and I am sweating a lot by now and thinking of leaning on the john door in the 5 SPOT
The speaker is sweating and thinking about the time he was leaning against the bathroom door in a nightclub called the 5 Spot.
The poem leads us to believe that his sweating is related to learning of Holiday's death, but you could read it another way: it's July, summer in New York City. Couldn't he just be sweating from the heat? In this poem, any hints of grief are masked in uncertainty.
The sweating detail is also significant because it makes the image of the nightclub more powerful. We don't know about you, but most of the music clubs we have been to have been hot, sweaty affairs.
The 5 Spot was a real club, and O'Hara saw Holiday perform there. He was sitting by the bathroom.
while she whispered a song along the keyboard to Mal Waldron and everyone and I stopped breathing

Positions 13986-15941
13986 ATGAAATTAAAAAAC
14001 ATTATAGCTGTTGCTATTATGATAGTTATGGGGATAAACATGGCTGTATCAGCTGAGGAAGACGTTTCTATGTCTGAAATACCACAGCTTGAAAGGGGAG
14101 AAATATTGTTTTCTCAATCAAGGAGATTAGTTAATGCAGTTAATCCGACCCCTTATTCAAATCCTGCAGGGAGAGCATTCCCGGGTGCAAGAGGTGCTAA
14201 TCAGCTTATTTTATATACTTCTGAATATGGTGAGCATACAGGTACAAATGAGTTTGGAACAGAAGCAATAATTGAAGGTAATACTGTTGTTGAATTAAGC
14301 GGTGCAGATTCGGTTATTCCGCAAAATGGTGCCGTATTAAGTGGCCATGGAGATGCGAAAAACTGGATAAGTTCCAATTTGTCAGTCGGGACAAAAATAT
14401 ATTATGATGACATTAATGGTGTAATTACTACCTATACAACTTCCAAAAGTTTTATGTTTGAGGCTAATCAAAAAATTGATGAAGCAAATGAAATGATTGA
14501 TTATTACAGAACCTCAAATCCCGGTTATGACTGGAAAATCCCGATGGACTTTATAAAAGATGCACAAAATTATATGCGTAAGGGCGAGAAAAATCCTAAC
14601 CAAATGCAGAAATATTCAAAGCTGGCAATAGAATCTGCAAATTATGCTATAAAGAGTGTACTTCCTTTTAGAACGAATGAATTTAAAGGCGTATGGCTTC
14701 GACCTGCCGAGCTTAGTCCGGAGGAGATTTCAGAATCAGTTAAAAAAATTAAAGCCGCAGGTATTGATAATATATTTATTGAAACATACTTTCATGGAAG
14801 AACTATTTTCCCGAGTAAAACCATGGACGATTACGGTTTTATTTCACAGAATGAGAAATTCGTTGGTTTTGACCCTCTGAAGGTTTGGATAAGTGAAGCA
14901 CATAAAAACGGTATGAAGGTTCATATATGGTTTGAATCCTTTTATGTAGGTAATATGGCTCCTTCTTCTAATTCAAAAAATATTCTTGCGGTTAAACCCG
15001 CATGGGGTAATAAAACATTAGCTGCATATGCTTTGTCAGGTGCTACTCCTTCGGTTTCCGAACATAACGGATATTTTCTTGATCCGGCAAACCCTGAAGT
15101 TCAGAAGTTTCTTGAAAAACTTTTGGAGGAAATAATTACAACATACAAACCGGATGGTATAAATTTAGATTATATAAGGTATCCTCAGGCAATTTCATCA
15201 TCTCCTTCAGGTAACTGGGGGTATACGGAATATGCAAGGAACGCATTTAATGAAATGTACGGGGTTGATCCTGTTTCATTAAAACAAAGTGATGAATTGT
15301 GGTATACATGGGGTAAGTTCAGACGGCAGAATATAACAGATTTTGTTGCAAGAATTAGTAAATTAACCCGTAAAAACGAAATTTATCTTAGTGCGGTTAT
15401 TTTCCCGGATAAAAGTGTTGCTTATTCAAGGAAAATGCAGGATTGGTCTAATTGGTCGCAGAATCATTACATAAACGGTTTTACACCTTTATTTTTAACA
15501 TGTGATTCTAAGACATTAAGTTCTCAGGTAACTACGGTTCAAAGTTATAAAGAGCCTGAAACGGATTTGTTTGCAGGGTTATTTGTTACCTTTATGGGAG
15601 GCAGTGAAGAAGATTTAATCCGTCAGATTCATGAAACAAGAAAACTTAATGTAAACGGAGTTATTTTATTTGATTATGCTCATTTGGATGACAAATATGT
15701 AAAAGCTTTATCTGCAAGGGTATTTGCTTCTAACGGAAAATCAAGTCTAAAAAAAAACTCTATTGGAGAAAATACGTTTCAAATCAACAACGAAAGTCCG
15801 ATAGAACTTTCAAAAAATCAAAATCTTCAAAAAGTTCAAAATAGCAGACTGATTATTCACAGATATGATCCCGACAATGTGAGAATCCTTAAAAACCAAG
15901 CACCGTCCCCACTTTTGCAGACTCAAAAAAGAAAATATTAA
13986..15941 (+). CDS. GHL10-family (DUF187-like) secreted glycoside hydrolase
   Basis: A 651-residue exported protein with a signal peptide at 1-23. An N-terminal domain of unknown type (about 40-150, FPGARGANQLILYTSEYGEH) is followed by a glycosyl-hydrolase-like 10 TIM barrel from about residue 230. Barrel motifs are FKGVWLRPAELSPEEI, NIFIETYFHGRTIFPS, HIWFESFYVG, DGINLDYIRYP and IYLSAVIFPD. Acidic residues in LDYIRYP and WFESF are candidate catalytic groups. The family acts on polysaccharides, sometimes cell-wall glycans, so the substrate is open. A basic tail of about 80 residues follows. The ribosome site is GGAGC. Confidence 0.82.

The poem has been very noisy so far, filled with the bustle and commotion of New York. But at the end things get quiet, as we strain to hear how Billie Holiday "whispered a song along the keyboard" to her pianist, Mal Waldron.
The performance is so subtle and mesmerizing that everyone in the club holds his breath, afraid to miss a single note. Or as the speaker dramatically puts it, "everyone and I stopped breathing."
The poem ends on this phrase, as if it, too, has "stopped breathing."
After hearing all about the trivialities of the speaker's day, we're left with a breathless memory of a great performer holding her audience captive.